Better off than Bantu education?

2011-07-02 19:30

South African schoolchildren are shockingly illiterate and cannot do maths. Results from the Annual National Assessment tests on six million pupils in Grade 3 and Grade 6 show that only 12% of Grade 6 pupils can do maths properly.

The literacy rate for Grade 3s is 35% and for Grade 6s it is 28%.

Mpumalanga fares the worst, while the Western Cape scores at the top of the range.

Based on these statistics, we asked experts whether the schooling system in the country now is any better than it was during apartheid.

Professor Graeme Bloch of the School of Public and Development Management at Wits University, and dean of education at North-West University, Robert Balfour, answer our questions.

Are our children worse off than they were under apartheid/ Bantu education?
Graeme Bloch: No, they’re not. All the figures show they’re not. More of them get into secondary school and more of them get to matric.

So my bottom line is no, things are not worse despite common belief, except that the world has moved on. We can’t afford to be so far behind any more.

So I think things are better but the world has moved on. Depriving kids of rights in this era is even worse than in the apartheid era.

Robert Balfour: Learners in South Africa are unequivocally better off.
Bantu education was education for underdevelopment from which a whole generation of parents and educators alike still bear the consequences.

If the results are disappointing, that enables policy-makers and education specialists to work more effectively with the curriculum and the profession to address the needs in a more focused, and thus more efficient, manner.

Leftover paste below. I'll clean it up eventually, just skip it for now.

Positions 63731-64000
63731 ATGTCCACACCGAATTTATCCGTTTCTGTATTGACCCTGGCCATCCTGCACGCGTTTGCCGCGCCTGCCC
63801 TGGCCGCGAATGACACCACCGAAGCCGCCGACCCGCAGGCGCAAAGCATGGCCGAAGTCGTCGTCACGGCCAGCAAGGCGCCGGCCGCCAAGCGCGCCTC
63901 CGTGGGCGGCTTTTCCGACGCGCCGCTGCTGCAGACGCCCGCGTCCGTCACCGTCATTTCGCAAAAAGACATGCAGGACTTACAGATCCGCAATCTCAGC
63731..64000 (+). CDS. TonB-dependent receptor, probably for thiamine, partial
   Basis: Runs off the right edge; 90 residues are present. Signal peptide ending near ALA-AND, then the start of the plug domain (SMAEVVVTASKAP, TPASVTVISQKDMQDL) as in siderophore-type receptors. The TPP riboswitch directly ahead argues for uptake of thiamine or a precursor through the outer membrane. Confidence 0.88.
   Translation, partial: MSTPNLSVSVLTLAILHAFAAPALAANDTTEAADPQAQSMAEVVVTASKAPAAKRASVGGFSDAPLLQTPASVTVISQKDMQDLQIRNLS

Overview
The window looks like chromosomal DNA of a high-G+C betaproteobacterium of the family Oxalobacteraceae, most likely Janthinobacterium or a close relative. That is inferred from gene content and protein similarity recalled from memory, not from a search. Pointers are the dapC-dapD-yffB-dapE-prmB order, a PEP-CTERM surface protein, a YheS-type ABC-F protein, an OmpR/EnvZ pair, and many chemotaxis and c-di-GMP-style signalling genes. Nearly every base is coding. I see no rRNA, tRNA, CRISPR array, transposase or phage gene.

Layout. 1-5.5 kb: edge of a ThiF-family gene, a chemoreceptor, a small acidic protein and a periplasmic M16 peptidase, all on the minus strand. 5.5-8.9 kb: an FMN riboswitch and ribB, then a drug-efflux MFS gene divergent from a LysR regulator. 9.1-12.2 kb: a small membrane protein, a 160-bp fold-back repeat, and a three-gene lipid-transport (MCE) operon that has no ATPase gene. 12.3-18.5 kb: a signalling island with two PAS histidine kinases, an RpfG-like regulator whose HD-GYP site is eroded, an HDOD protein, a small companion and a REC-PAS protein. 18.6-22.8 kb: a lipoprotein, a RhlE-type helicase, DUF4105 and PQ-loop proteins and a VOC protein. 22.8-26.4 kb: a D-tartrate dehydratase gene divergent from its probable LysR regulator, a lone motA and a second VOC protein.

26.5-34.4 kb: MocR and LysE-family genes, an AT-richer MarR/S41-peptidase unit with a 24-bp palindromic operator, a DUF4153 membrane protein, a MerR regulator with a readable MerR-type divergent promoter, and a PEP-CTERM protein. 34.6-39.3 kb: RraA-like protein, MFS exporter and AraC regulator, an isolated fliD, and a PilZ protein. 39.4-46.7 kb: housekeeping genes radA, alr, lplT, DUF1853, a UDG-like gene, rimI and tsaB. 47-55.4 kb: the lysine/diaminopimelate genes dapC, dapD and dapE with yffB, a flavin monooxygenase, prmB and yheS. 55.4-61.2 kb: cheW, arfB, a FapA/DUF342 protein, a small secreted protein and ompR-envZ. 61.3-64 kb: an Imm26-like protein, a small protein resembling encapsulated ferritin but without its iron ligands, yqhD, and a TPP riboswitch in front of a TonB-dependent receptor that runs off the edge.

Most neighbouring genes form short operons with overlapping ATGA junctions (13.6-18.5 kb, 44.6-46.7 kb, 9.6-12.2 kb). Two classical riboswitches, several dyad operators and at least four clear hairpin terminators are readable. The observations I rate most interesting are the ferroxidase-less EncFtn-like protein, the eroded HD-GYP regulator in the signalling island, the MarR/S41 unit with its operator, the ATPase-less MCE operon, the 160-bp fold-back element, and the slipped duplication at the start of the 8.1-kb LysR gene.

What do you make of the national assessment results this week?
GB: I think they are a terrible tragedy.

They show that our kids are not getting the foundations of literacy and numeracy right. And that has implications right through the school system.

That 35% average probably also means some schools are getting 100% and other schools are getting 15%.

There are huge inequalities between rich and poor and black and white.

RB: The present set of
results confirm what teachers in the classroom know: that children are not reading at their age-appropriate levels, that resources for the achievement of age-appropriate reading levels are perhaps not as effective as we need them to be, or are even still in the process of being developed.

Reading and numeracy skills are still taught as separate areas, often on the basis of inadequate linguistic awareness and on the back of still inadequate teaching methods.

What are the key challenges facing our education system?

GB: To focus on foundations, to improve on numeracy and literacy, to get teachers on board and to be enthusiastic about change.

Resources in schools have to be fixed and schools provided with libraries and internet connections.

RB: We need to understand more carefully the relationship between school-based knowledge and the specialist knowledge required at higher levels in the education system, and indeed beyond.

What can be done to fix it?
GB: We need to get together as parents and communities with the schools to develop a plan.

RB: At a most basic level, a three-way conversation needs to occur frequently between the public and private sector employers, higher education and the basic education sectors in order to grasp the nuances that we need to be aware of.

That would enable us to shift education (the curriculum and also the profession) to better comprehend the challenges in the sector.

It would also mean we could deal better with the challenges in education through targeted support from the state, and thus provide learners with an education that is not only useful in their present circumstances.

It would also enable them to attain the achievement necessary to improve our economic and social circumstances in South Africa.

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